Additionally, the North Dakota Bar Foundation serves as the philanthropic arm of the association, managing the Interest on Lawyer Trust Account Program (IOLTA) and funding local initiatives that educate North Dakota citizens on the administration of justice.

Membership Requirements

Although specific membership requirements of the State Bar Association of North Dakota are not explicitly outlined, attorneys in North Dakota are required to complete 45 credits of Continuing Legal Education (CLE) every three years, including a minimum of three hours on ethics.

Networking and Professional Development Opportunities

Members of the State Bar Association of North Dakota can engage in networking and professional development through various social events organized by the association, such as networking receptions, seminars, and conferences. Opportunities for networking and professional development assist attorneys in establishing connections with fellow legal practitioners, obtaining insights into the profession, and keeping up-to-date with current advancements in law.

In addition, a variety of online resources such as legal blogs, online forums, and professional organizations provide additional opportunities for networking and professional development.

Job Market and Salary Expectations

The job market for lawyers in North Dakota is competitive, with opportunities available in regional firms, public service, judicial clerkships, and other employment sectors. On average, attorneys in North Dakota earn approximately $95,840 per year, with starting salaries at $59,310 and progressing up to $170,400. These salary figures are based on the 2021 US Bureau of Labor Statistics.

North Dakota offers a variety of practice areas for lawyers, including:

  • Criminal law

  • Family law

  • Personal injury law

  • Real estate law

  • Corporate law

The state’s legal community is relatively close-knit, fostering an environment that encourages collaboration and growth. This environment, coupled with the resources and opportunities provided by the State Bar Association of North Dakota, makes practicing law in the state a rewarding experience.

If practicing law isn’t your desired path, there are alternative legal careers available in North Dakota. These careers provide the opportunity to gain experience in the legal field without the process of becoming a lawyer and may offer a more flexible work schedule and the possibility for greater remuneration than traditional legal positions.

Options for alternative legal careers in North Dakota include:

  • Conflict resolution or alternative dispute resolution

  • Non-credit law and legal career development courses

  • Online lawyer jobs

  • Employment in law firms

Resources and information regarding alternative legal careers in North Dakota can be found through the North Dakota Bar Association and the American Bar Association.

Financial Aid and Scholarships for Law Students in North Dakota

Numerous financial aid and scholarship opportunities are available for law students in North Dakota. These include:

  • Scholarships offered by UND School of Law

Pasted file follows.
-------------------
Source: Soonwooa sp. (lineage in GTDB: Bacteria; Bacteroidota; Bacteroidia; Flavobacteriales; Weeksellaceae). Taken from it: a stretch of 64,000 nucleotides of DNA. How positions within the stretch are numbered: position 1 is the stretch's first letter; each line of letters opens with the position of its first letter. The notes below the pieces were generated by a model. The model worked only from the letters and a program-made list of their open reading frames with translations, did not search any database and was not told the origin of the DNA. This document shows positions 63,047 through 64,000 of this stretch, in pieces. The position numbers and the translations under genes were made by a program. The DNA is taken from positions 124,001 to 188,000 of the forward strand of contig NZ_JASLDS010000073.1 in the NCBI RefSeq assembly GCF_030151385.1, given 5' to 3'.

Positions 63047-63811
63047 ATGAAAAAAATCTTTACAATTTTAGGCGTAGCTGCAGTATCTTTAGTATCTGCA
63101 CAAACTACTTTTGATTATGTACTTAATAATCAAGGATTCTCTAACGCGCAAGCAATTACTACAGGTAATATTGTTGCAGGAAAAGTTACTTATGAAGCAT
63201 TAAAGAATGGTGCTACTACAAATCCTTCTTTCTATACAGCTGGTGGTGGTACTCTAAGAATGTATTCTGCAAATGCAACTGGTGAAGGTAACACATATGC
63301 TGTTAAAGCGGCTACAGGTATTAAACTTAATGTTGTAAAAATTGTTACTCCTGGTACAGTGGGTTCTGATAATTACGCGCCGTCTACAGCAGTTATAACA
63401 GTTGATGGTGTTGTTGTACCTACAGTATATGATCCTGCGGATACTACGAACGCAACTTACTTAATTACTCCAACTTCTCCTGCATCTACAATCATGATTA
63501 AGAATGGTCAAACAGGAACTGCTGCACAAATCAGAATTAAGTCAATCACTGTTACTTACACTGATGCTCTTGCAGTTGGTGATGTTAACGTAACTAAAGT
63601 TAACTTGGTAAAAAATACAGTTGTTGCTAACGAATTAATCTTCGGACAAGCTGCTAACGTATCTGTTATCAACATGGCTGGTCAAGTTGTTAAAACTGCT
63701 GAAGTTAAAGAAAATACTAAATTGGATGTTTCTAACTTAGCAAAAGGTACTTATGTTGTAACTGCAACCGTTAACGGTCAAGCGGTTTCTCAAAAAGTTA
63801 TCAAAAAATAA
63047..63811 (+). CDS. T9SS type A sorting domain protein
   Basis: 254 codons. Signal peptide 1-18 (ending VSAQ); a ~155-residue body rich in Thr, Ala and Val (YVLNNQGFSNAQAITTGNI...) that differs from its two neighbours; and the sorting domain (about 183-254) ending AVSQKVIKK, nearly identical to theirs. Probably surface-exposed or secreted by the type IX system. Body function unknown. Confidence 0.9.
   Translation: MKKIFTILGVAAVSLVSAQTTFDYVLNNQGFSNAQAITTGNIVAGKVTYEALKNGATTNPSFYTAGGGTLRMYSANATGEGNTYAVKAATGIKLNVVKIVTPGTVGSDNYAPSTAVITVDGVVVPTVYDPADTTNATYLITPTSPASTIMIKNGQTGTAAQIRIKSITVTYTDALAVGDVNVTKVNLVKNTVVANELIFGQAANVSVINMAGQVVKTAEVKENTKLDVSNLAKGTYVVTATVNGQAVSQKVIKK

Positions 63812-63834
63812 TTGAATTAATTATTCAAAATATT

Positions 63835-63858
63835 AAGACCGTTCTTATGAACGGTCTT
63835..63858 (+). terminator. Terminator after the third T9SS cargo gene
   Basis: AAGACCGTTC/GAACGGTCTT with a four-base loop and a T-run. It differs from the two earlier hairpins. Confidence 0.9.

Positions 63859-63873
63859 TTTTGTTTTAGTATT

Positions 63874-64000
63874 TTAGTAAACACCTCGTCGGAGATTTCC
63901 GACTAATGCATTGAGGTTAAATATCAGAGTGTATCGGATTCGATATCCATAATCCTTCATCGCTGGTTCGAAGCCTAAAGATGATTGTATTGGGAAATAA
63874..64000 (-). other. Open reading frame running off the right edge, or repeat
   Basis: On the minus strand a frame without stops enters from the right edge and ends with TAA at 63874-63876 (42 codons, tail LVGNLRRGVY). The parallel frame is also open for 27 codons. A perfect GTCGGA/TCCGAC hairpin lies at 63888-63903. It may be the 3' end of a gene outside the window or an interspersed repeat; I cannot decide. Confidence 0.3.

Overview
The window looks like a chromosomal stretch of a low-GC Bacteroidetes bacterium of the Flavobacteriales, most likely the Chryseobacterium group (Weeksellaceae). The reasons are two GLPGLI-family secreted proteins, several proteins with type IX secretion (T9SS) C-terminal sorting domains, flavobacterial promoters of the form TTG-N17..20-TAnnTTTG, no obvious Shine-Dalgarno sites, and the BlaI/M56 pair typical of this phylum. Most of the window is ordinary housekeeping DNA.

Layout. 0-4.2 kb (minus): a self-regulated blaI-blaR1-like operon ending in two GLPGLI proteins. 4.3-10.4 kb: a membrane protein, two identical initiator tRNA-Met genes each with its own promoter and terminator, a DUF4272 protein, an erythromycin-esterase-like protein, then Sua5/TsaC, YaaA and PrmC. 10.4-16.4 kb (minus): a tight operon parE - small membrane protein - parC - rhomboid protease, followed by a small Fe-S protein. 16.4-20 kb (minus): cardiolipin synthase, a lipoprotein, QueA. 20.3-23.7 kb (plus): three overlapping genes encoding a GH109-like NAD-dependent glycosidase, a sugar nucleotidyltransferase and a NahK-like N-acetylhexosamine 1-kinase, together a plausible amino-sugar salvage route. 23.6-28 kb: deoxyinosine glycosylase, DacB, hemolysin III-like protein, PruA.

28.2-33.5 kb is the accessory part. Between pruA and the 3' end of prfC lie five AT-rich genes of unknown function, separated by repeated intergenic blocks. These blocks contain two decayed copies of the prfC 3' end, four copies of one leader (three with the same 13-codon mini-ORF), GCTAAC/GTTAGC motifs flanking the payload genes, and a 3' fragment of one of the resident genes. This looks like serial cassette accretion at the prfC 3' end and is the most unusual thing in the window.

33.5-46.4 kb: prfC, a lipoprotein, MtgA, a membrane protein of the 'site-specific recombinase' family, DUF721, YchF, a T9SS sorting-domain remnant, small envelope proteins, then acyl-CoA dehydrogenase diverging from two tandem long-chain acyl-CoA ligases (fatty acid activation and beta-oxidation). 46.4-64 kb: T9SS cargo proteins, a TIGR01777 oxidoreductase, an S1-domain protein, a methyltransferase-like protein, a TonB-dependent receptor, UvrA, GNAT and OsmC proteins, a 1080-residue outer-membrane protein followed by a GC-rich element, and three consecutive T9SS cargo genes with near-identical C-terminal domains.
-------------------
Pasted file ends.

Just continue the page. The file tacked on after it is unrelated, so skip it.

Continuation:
• Academic scholarships and grants awarded by the University of North Dakota

  • The North Dakota State Grant

  • The North Dakota Academic and Career & Technical Education scholarships

Additionally, students may also investigate external scholarship opportunities specific to North Dakota.

The UND School of Law provides a range of scholarships for law students, inclusive of merit-based, need-based, and scholarships tailored for students with specific interests or backgrounds. The University of North Dakota also provides a range of academic scholarships and grants to law students, including the North Dakota State Grant, the North Dakota Academic and Career & Technical Education scholarships, and other grants and scholarships.

To make the most of available financial aid opportunities, investigate and apply for any external scholarships you are eligible for. Such scholarships may be provided by private organizations, foundations, among other sources.


In conclusion, becoming a lawyer in North Dakota requires a commitment to education and professional development. From obtaining a bachelor’s degree and attending law school to passing the LSAT and bar exam, each step is crucial in the journey to becoming a successful attorney. While the process is challenging, the rewards of a legal career in North Dakota are abundant, offering a range of practice areas, a close-knit legal community, and opportunities for growth and advancement.

Frequently Asked Questions

Does North Dakota have a law school?

Yes, North Dakota has a law school – the University of North Dakota School of Law. The school is ABA-accredited and offers a high-quality legal education at an affordable price. It also offers specialized programs such as Law Accelerated (Bachelor’s/J.D.) and J.D./M.B.A.

What is the hardest state to become a lawyer?

California is the hardest state to become a lawyer, as it has the lowest bar exam pass rate of only 34%.

Is North Dakota a good law school?

Overall, UND Law has a slightly above average bar passage rate compared to the state of North Dakota, making it a good option for those interested in law school in the region.

What is the fastest time to become a lawyer?

The fastest way to become a lawyer is by enrolling in an accelerated JD program or 3+3 JD program, which can both take two years instead of three. Additionally, earning a Master of Legal Studies may allow you to graduate in 12 months, provided you already hold a bachelor’s degree and potentially have taken the GRE beforehand.

What makes you qualified to be a lawyer?

I am highly qualified to be a lawyer, as I have obtained a Juris Doctor degree and passed the state bar exam, and I possess excellent communication and research skills, a strong understanding of ethical standards, and the ability to think critically and work independently. Additionally, I have obtained any license or certificate required for certain practice areas.